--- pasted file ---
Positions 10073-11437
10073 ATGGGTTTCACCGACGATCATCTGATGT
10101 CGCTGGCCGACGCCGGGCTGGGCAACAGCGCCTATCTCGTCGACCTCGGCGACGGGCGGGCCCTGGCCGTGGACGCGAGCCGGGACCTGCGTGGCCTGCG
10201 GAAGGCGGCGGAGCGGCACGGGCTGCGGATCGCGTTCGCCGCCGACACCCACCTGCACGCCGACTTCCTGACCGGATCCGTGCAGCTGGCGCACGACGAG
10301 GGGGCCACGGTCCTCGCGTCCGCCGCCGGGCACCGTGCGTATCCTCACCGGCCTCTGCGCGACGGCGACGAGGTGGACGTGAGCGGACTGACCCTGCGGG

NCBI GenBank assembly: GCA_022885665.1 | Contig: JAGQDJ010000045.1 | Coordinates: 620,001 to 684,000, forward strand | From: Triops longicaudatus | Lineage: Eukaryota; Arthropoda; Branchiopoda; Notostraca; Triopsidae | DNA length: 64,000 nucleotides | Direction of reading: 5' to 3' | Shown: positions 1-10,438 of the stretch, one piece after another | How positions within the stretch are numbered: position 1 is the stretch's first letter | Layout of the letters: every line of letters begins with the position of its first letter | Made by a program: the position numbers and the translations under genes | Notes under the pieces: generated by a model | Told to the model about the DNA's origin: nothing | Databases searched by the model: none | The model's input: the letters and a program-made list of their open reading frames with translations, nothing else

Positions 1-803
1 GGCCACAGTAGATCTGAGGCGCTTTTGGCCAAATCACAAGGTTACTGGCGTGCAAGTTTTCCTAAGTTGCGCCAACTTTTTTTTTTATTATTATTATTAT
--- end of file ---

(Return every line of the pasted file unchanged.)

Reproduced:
Positions 10073-11437
10073 ATGGGTTTCACCGACGATCATCTGATGT
10101 CGCTGGCCGACGCCGGGCTGGGCAACAGCGCCTATCTCGTCGACCTCGGCGACGGGCGGGCCCTGGCCGTGGACGCGAGCCGGGACCTGCGTGGCCTGCG
10201 GAAGGCGGCGGAGCGGCACGGGCTGCGGATCGCGTTCGCCGCCGACACCCACCTGCACGCCGACTTCCTGACCGGATCCGTGCAGCTGGCGCACGACGAG
10301 GGGGCCACGGTCCTCGCGTCCGCCGCCGGGCACCGTGCGTATCCTCACCGGCCTCTGCGCGACGGCGACGAGGTGGACGTGAGCGGACTGACCCTGCGGG

NCBI GenBank assembly: GCA_022885665.1 | Contig: JAGQDJ010000045.1 | Coordinates: 620,001 to 684,000, forward strand | From: Triops longicaudatus | Lineage: Eukaryota; Arthropoda; Branchiopoda; Notostraca; Triopsidae | DNA length: 64,000 nucleotides | Direction of reading: 5' to 3' | Shown: positions 1-10,438 of the stretch, one piece after another | How positions within the stretch are numbered: position 1 is the stretch's first letter | Layout of the letters: every line of letters begins with the position of its first letter | Made by a program: the position numbers and the translations under genes | Notes under the pieces: generated by a model | Told to the model about the DNA's origin: nothing | Databases searched by the model: none | The model's input: the letters and a program-made list of their open reading frames with translations, nothing else

Positions 1-803
1 GGCCACAGTAGATCTGAGGCGCTTTTGGCCAAATCACAAGGTTACTGGCGTGCAAGTTTTCCTAAGTTGCGCCAACTTTTTTTTTTATTATTATTATTAT